Articles for a mid-summer night

I hate losing articles and such was the case with one I was typing up earlier this week grr :(

One area I have been researching lately is the historical behaviour of large-cap and mega-cap stocks. Some of you may have noticed it but I find it very bizarre that the market is pricing large-cap and mega-cap American stocks at relatively low valuations. In fact, depending on the measure you use, the market is pricing them lower than small-caps and mid-caps even. As an example, consider the P/E ratios of the following (I'm not recommending any; just picked some random big ones):

Microsoft has a forward P/E of 9.7 and a trailing P/E 12.3.
Intel (cyclical) has a forward P/E of 9.7 and a trailing P/E of 12.3.
IBM has a forward P/E of 10.4 and trailing P/E of 12.1.
ExxonMobil (cyclical) has a forward P/E of 8.8 and trailing of 13.4.
JP Morgan (vulernable to dervatives implosion) has a forward P/E of 8.8 and trailing of 11.9.
Pfizer (potential value trap) has a forward P/E of 6.7 and a trailing one of 14.

I just don't get why the market is pricing these widely followed, well understood, safer, bigger-moat, long-history companies at these valuations!!! These aren't in some dark corner of the investment universe; or ones that have been hammered after a big bubble or a panic. No; these are some of the most popular companies on the whole planet. Each of these companies have upwards of 20 knowledgeable, highly-paid, talented analysts following them. A company like Microsoft has 31 analysts following it (according to Yahoo! Finance) and it doesn't even include the foreign, European/Asian, analysts.

I have been trying to figure out why the market is pricing these companies as such and haven't developed any strong convictions. If you have some theories, feel free to leave a comment or fire off some e-mail to me.

It's almost at the point that, if the market isn't anticipating some huge macro risk—an example would be heavy taxation of large companies—then there is little reason for amateur investors to be dabbling in small-caps and mid-caps. These large-caps may end up generating 10%+ per year with much lower risk and better corporate governance.

While I'm at it, if anyone knows where I can get free historical information on small-cap and mid-cap indexes--basically looking for valuation measures like P/E but something like P/BV or P/CF is ok too--stretching back to the 1950's, please let me know. I'm trying to figure out if the market has priced large-caps at these valuations while keeping the smaller ones at higher valuations. For example, the DJIA hit a P/E of 8 in 1932 but I believe the whole market sold off (i.e. smaller companies also had a low P/E.) What is striking right now is that most of the low valuation is only with the large-caps and mega-caps.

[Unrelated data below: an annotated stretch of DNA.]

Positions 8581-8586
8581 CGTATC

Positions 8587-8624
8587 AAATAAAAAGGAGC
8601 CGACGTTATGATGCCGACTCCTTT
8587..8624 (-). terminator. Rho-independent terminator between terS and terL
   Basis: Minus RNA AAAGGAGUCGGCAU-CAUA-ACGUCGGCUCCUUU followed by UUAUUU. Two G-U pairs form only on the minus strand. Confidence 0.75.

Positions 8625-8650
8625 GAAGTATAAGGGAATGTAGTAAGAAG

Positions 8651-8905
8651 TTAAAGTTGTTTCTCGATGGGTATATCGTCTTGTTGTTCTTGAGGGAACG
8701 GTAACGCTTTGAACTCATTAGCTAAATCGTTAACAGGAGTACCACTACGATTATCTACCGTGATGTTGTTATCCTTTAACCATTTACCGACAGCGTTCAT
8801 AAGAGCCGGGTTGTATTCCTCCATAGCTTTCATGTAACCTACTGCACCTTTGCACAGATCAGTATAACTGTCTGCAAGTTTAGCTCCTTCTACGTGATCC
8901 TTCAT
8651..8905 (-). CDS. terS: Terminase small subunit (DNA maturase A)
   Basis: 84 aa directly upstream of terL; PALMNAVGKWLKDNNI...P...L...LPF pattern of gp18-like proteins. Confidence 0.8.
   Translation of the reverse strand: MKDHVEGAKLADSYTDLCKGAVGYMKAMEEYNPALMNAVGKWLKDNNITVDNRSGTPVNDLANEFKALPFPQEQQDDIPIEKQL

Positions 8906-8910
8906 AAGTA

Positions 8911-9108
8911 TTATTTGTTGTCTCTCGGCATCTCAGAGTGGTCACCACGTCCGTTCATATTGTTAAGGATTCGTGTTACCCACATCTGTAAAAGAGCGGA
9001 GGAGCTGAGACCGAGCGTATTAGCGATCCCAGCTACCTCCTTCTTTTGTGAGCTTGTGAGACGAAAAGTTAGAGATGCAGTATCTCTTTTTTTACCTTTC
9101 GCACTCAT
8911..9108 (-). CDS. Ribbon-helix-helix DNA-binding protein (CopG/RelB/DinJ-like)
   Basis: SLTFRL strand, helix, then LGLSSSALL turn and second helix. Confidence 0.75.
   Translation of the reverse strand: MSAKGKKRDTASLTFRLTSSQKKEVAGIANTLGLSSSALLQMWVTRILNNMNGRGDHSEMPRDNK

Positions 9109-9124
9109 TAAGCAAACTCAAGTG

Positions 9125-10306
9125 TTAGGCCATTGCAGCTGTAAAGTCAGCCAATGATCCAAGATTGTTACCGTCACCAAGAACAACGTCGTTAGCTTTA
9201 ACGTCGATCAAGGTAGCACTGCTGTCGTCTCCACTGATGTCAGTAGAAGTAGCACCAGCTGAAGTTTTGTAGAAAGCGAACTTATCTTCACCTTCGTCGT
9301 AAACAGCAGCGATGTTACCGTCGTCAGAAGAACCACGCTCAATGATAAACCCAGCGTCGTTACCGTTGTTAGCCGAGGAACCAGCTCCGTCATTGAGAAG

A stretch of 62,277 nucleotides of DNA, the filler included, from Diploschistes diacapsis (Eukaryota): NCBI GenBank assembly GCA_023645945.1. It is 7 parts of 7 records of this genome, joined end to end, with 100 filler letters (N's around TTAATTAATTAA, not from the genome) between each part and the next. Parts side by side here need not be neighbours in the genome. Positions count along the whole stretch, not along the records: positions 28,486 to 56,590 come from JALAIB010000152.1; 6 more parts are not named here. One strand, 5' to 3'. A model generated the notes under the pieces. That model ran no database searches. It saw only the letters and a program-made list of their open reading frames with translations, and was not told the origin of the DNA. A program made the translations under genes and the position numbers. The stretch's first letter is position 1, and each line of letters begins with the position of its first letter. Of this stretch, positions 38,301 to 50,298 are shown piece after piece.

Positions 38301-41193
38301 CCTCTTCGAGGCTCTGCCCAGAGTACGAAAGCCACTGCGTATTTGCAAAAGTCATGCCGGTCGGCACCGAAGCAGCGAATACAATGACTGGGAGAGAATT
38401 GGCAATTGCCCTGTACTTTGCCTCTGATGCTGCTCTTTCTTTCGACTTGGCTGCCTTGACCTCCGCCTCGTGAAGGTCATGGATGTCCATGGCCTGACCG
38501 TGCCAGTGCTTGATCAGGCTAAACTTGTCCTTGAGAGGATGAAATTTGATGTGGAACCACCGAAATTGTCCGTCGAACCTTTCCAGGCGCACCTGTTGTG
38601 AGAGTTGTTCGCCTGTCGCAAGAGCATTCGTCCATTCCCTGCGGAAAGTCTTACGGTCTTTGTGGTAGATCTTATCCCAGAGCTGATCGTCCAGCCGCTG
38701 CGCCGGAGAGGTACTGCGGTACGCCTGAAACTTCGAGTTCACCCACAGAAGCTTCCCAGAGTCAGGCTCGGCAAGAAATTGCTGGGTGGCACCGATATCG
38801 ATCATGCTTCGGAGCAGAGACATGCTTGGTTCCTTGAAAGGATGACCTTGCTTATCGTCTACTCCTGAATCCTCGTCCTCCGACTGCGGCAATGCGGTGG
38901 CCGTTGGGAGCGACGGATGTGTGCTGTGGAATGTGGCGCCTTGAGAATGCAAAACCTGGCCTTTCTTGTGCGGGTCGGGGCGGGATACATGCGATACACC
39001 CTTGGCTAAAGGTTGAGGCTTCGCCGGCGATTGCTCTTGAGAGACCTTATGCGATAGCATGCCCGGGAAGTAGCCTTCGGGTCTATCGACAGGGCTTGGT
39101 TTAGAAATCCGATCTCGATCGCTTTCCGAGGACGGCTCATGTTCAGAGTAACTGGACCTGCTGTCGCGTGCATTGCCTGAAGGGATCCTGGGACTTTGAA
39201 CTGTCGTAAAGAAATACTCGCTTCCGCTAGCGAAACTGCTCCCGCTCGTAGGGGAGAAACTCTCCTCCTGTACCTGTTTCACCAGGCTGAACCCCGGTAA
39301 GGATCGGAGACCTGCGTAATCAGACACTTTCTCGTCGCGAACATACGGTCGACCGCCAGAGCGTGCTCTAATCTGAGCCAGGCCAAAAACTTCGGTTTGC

Anyway, on to some articles (as usual not in any order)...

  • Li Lu, a future co-CIO of Berkshire Hathaway (The Wall Street Journal; h/t GuruFocus): The mainstream media finally catches up with a story widely discussed in value investing blogs many months ago. It looks like Li Lu will be one of the investment managers at Berkshire Hathaway. It looks like Li Lu's major investment success is BYD and I am still unsure of his skill with his other picks... in any case, Li Lu's character seems top-notch—anyone who demonstrates against the government for freedom is a good guy in my books.
  • FT Lunch with Alan Greenspan (Financial Times (may not be free); h/t Economist's View): Alan Greenspan is an interesting character. Started off as a hardcore Randian, heavily in favour of gold standard and distrustful of the state, became a popular conservative supporting Nixon and others, and ended up as a big proponent of the crony capitalism that is epitomized by the bailouts-for-all-capitalists thinking. Either he changed with age, or he was always a chameleon who changes stripes to suit the environment—kind of like those Afghani warlords who switch alliances at will, even in the middle of combat. Regardless of what one thinks of Alan Greenspan, he will go down as the most influential central banker of the last 20 years and possibly the last 50 (yes, he is even more infuential and had a greater impact on society than Paul Volker.)